Getting a younger, richer customer into the store was just one goal. Johnson wanted much more. He envisioned his stores as town squares, offering a variety of niche shops for customers to browse as they strolled aisles 14 feet wide and dotted with beverage stations and comfy chairs. Kids would have mats to play on and Legos to play with, and there'd be candy stores. As he told analysts in 2012, "We are going to create a new category that we call the specialty department store and we think it is going to be profound."
In 2013, the company started to rip out cash registers, on a pace to eliminate all of them by 2014. Every store employee, Johnson promised, would get an Apple device loaded with 18 applications for mobile checkout, training and other tasks. He expected to have it all built by 2015 and for J.C. Penney to be "in demand by the malls."
It didn't happen. Johnson left in the middle of the revamp, leaving the company caught between strategies, says the former CIO. Early in Johnson's tenure, for example, IT had started to install a new merchandise planning system from Oracle, the former CIO says. "When Mike came back, they backed off."
Meanwhile, the stores were stuck in limbo: Few checkout counters, but no mobile checkout devices. As a result, customers were the ones roaming around, wondering where to pay for their clothes and housewares. To make sure last year's back-to-school shoppers didn't get frustrated, J.C. Penney wheeled 2,800 carts with cash registers on them into stores and eventually reinstalled 1,400 permanent counters.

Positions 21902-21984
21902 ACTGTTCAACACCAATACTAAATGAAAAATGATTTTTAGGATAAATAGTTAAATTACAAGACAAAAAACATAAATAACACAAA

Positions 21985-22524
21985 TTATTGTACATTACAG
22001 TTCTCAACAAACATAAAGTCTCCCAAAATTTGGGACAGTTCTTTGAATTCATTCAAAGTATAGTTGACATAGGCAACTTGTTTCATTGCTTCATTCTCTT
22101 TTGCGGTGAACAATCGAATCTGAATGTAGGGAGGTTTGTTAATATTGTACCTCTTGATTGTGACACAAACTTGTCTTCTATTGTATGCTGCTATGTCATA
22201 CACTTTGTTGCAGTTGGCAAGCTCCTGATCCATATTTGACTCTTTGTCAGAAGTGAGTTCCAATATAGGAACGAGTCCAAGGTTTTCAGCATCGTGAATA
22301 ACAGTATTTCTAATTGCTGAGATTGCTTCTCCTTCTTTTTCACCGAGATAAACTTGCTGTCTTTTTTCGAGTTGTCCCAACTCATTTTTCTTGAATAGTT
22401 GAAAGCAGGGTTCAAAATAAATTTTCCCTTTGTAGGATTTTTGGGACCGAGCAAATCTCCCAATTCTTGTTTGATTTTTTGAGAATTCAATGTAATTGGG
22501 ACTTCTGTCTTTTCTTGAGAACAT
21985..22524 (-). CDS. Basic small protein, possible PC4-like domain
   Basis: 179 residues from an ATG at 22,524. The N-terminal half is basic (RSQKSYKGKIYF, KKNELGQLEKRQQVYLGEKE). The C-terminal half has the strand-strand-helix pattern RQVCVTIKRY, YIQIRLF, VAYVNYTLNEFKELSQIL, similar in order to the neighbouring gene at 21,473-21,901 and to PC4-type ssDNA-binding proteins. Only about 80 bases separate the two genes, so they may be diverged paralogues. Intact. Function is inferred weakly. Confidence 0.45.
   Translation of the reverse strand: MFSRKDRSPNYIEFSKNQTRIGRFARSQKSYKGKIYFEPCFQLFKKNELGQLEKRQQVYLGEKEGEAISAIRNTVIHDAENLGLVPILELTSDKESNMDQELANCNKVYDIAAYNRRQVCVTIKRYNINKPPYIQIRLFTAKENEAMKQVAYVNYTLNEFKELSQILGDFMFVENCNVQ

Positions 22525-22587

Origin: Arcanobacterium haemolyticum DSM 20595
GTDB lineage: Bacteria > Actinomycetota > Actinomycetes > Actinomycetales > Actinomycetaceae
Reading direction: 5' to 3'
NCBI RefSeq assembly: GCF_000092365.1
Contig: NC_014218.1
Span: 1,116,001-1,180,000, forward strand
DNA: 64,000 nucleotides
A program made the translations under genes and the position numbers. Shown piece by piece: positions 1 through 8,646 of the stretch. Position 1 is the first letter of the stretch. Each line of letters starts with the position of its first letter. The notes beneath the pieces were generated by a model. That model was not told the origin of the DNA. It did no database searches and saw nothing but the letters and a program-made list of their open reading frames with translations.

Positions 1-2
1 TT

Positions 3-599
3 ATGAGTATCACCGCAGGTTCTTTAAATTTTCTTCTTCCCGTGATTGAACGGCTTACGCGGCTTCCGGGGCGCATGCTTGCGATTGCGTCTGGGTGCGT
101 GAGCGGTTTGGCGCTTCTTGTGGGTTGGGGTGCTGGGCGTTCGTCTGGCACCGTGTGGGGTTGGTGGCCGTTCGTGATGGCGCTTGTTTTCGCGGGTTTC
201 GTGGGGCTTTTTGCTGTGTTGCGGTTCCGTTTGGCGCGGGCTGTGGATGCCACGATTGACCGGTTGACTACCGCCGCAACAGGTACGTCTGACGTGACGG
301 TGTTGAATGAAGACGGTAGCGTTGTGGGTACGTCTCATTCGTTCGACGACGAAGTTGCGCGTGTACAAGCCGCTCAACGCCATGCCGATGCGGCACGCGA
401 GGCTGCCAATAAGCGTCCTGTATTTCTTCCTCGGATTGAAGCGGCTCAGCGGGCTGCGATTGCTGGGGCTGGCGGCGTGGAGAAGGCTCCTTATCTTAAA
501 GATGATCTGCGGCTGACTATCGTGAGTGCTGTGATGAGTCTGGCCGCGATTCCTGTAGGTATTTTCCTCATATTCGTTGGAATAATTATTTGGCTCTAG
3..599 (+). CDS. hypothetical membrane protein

Disaster 2: RFID and Thievery
Johnson, who spoke of his "vision dream" and "magic" when describing J.C. Penney's future, seems to have overlooked some technology practicalities.
By tagging clothing and home products with RFID chips, J.C. Penney aimed to provide fast mobile transactions and better inventory tracking. For many retailers, RFID has also become an important piece in building omnichannel capabilities, says Kilcourse, the retail IT consultant.
Traditional supply chain systems presumed that products are pushed out to warehouses and distribution centers and that stores are the final destination. But omnichannel retail allows demand and fulfillment to occur in multiple directions. A destination, like a store, can also be a source of fulfillment.
Retailers must analyze real-time, accurate inventory data to know where the best place is to fulfill an order. "Best" may mean most profitable, least expensive or most convenient to you or to your customer. And those criteria may be weighted differently at different times, depending on shifting revenue or profit goals. You define the algorithm, Kilcourse says, but the key is to start with excellent inventory visibility. "You have to be able to see the merchandise," he says, "no matter where it is."
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